Controversial Psychologist Testifies as Expert in B.C. Nurse’s Discipline Hearing

Controversial Psychologist Testifies as Expert in B.C. Nurse's Discipline Hearing
Since 2021, Toronto psychologist James Cantor has testified in more than 20 cases in the U.S. involving transgender issues.

A controversial psychologist with a history of testifying for U.S. governments defending laws that restrict the rights of transgender people has been approved as an expert witness in a discipline hearing for a B.C. nurse, according to CBC News.

James Cantor, who specializes in studying pedophilia and other atypical sexualities, was qualified as an expert witness following three days of questioning about his credentials last week. Cantor began testifying in defense of New Westminster nurse Amy Hamm on Tuesday.

Hamm faces allegations of unprofessional conduct for making “discriminatory and derogatory statements regarding transgender people” while identifying herself as a nurse, according to a college citation.

During his testimony, Cantor asserted that the science on transgender people and the value of gender-affirming care have not been settled, arguing the issue is worthy of debate.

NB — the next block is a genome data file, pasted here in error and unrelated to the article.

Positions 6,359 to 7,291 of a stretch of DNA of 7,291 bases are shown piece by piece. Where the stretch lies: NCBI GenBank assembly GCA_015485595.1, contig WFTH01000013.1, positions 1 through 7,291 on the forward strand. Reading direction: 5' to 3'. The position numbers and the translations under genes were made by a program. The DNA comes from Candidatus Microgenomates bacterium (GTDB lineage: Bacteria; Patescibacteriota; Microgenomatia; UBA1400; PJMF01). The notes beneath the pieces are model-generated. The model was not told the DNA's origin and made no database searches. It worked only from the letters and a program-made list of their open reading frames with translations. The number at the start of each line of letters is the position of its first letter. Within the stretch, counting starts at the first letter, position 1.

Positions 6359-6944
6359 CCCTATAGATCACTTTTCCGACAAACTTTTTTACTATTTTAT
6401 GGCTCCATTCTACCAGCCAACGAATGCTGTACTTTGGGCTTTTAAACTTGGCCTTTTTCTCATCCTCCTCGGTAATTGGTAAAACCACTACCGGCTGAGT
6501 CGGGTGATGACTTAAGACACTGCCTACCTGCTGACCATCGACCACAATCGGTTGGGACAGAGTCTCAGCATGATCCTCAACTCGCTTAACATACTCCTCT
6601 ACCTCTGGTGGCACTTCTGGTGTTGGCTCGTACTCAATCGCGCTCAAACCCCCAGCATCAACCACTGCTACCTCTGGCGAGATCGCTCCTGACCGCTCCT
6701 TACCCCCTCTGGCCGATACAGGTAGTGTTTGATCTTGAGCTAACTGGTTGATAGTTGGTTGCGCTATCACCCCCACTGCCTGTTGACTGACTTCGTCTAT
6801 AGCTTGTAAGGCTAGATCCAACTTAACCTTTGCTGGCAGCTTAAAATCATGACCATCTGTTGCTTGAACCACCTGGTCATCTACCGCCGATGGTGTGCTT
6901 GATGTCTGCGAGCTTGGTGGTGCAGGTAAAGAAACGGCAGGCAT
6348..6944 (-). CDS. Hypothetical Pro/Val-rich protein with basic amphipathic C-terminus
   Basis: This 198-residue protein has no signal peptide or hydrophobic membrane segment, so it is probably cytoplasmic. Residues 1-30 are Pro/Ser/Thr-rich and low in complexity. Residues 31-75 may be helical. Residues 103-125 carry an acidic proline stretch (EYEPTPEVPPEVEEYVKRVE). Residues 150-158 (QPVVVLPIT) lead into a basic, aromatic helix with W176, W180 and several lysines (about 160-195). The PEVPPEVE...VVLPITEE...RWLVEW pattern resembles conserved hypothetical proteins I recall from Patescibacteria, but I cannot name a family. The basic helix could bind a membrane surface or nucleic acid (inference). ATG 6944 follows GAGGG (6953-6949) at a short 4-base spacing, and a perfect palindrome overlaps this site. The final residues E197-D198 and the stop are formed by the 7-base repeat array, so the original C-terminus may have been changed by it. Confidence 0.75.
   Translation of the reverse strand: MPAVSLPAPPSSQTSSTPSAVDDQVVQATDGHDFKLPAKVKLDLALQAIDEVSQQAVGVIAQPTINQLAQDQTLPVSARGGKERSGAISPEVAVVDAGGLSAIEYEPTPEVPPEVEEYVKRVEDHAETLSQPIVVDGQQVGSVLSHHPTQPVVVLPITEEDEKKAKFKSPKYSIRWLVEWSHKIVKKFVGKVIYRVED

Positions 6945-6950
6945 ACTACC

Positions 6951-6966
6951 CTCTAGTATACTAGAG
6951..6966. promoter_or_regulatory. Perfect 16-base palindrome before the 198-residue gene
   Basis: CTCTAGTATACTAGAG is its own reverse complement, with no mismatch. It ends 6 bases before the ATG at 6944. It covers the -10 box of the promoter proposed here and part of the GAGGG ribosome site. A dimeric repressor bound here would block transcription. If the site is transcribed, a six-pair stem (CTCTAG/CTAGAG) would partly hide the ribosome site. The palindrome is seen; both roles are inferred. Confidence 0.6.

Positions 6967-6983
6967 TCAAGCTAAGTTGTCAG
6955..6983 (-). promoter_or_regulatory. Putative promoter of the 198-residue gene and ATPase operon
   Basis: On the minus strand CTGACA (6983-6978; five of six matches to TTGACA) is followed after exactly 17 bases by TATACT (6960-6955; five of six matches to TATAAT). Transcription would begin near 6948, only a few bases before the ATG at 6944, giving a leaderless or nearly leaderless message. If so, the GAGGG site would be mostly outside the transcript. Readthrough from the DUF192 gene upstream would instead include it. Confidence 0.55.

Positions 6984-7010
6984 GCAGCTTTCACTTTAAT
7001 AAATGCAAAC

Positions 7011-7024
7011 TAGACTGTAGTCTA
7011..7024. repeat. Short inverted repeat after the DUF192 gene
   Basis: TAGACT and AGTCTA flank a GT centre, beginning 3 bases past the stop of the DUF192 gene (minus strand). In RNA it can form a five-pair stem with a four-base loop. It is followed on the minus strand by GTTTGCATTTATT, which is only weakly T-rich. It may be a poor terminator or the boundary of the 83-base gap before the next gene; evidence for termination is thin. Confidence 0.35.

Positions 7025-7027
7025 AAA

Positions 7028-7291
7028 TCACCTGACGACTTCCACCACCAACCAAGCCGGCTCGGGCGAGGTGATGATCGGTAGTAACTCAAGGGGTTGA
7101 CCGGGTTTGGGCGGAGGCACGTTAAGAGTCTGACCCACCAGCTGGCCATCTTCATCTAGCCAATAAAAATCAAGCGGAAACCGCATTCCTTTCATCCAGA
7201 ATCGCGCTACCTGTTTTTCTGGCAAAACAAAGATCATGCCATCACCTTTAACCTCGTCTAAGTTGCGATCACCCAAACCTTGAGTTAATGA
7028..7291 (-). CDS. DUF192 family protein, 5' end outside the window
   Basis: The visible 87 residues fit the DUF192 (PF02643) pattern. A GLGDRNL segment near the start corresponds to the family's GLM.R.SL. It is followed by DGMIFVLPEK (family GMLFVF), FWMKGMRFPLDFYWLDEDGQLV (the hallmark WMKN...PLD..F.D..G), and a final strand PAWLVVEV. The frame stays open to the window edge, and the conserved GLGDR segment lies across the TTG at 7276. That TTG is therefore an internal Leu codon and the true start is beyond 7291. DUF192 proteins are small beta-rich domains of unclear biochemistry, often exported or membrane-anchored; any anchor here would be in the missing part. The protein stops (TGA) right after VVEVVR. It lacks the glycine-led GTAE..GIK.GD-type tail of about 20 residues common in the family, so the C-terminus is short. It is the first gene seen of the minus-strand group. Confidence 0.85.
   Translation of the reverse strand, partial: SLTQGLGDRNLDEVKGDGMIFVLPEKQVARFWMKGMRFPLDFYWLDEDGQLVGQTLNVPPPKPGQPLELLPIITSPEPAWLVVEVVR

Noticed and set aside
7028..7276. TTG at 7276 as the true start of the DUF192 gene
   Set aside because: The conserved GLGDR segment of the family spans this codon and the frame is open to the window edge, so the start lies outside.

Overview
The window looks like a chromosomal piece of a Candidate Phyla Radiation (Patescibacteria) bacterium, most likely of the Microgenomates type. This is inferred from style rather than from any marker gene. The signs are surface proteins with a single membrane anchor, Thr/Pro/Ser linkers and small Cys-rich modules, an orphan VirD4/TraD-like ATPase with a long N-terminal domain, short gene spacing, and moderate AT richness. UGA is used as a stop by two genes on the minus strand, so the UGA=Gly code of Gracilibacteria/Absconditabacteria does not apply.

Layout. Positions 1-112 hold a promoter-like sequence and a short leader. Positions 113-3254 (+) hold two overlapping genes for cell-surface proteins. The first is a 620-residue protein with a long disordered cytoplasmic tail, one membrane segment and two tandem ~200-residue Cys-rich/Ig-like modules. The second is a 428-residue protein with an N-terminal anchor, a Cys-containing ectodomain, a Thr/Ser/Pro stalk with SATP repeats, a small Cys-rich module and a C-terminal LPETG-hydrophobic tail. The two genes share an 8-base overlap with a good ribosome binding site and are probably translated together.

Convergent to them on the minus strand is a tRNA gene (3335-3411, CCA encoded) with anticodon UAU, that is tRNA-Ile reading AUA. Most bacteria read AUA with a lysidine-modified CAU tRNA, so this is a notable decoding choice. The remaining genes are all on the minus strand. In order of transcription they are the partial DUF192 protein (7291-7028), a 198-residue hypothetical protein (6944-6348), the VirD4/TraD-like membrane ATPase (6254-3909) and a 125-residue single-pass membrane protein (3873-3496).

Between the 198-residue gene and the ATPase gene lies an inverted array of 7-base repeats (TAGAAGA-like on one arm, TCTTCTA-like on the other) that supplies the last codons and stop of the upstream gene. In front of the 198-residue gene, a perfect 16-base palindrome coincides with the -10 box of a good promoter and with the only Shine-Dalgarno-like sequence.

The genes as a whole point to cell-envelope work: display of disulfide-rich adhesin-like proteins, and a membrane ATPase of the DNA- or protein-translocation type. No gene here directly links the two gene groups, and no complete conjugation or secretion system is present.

“Very much of the public debate has been based on subjective perceptions of victimhood rather than on any facts related to the issue. People are relying on perceptions and feelings,” Cantor testified. “People are preying on each other’s emotions rather than any facts surrounding the case.”

Amy Hamm is the subject of disciplinary proceedings at the B.C. College of Nurses and Midwives related to her public statements about transgender people. (Amy Hamm/

The panel for the B.C. College of Nurses and Midwives has limited the subjects Cantor will be allowed to speak about and redacted parts of an expert report he has written. The reasons for qualifying him and the limits on his testimony have not been made public.

During his testimony on Tuesday, Cantor also cast doubt on the common understanding that transgender people have a higher risk of suicide and suicidal ideation, likening it to “emotional blackmail” to advocate for gender-affirming care.

“People are using threats of suicide — and oddly threats of threats of suicide — in order to justify giving into highly emotional demands,” he testified.

Cantor suggested other psychological conditions may be at play in those suicidal tendencies. He also suggested that many teens who identify as trans are just insecure about fitting in, and are often dealing with other conditions including autism and personality disorders.

Cantor’s cross-examination will continue on Wednesday. Hamm’s discipline hearing is scheduled to continue for another six days, and she is expected to testify.

Until last week, Hamm regularly made derisive comments on Twitter about college proceedings, describing the hearings as a “witch trial.” She has now made her account private.